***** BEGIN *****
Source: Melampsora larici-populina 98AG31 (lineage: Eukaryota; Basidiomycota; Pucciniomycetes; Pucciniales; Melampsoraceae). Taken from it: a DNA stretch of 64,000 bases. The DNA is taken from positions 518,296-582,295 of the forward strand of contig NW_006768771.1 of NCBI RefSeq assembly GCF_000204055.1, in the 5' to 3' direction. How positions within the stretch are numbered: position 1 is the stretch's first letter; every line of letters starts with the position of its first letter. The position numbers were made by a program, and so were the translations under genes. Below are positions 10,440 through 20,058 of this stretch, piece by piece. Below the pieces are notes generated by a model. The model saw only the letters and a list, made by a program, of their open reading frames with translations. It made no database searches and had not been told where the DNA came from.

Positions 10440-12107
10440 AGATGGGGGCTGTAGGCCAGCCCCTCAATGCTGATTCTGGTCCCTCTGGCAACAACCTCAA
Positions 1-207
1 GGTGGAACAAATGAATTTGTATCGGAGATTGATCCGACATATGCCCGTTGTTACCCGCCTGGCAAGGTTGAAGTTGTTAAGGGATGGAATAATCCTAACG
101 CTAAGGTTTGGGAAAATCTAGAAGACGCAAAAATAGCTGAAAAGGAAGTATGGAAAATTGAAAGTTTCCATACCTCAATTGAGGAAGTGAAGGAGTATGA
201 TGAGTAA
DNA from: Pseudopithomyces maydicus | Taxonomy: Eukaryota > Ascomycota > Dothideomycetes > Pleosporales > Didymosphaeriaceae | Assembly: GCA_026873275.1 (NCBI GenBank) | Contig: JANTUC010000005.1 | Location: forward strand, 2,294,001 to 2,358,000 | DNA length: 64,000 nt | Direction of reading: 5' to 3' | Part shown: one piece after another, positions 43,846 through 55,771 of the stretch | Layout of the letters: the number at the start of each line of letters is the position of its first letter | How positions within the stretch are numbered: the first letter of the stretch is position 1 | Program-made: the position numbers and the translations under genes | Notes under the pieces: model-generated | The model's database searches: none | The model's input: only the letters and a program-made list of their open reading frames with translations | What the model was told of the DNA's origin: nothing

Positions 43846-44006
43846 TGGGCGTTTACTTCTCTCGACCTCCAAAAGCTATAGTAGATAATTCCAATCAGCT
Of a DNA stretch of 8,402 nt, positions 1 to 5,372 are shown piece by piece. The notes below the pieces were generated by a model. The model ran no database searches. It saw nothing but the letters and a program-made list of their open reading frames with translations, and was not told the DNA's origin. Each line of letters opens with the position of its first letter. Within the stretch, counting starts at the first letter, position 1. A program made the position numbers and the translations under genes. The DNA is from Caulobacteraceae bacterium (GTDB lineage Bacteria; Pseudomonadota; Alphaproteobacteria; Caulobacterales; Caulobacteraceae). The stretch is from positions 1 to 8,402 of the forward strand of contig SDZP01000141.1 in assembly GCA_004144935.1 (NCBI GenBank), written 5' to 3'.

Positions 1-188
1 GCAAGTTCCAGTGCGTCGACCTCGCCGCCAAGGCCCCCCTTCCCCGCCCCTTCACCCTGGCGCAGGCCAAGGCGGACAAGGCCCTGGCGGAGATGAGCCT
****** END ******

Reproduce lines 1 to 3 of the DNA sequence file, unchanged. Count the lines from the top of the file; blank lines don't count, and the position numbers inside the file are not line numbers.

Source: Melampsora larici-populina 98AG31 (lineage: Eukaryota; Basidiomycota; Pucciniomycetes; Pucciniales; Melampsoraceae). Taken from it: a DNA stretch of 64,000 bases. The DNA is taken from positions 518,296-582,295 of the forward strand of contig NW_006768771.1 of NCBI RefSeq assembly GCF_000204055.1, in the 5' to 3' direction. How positions within the stretch are numbered: position 1 is the stretch's first letter; every line of letters starts with the position of its first letter. The position numbers were made by a program, and so were the translations under genes. Below are positions 10,440 through 20,058 of this stretch, piece by piece. Below the pieces are notes generated by a model. The model saw only the letters and a list, made by a program, of their open reading frames with translations. It made no database searches and had not been told where the DNA came from.

Positions 10440-12107
10440 AGATGGGGGCTGTAGGCCAGCCCCTCAATGCTGATTCTGGTCCCTCTGGCAACAACCTCAA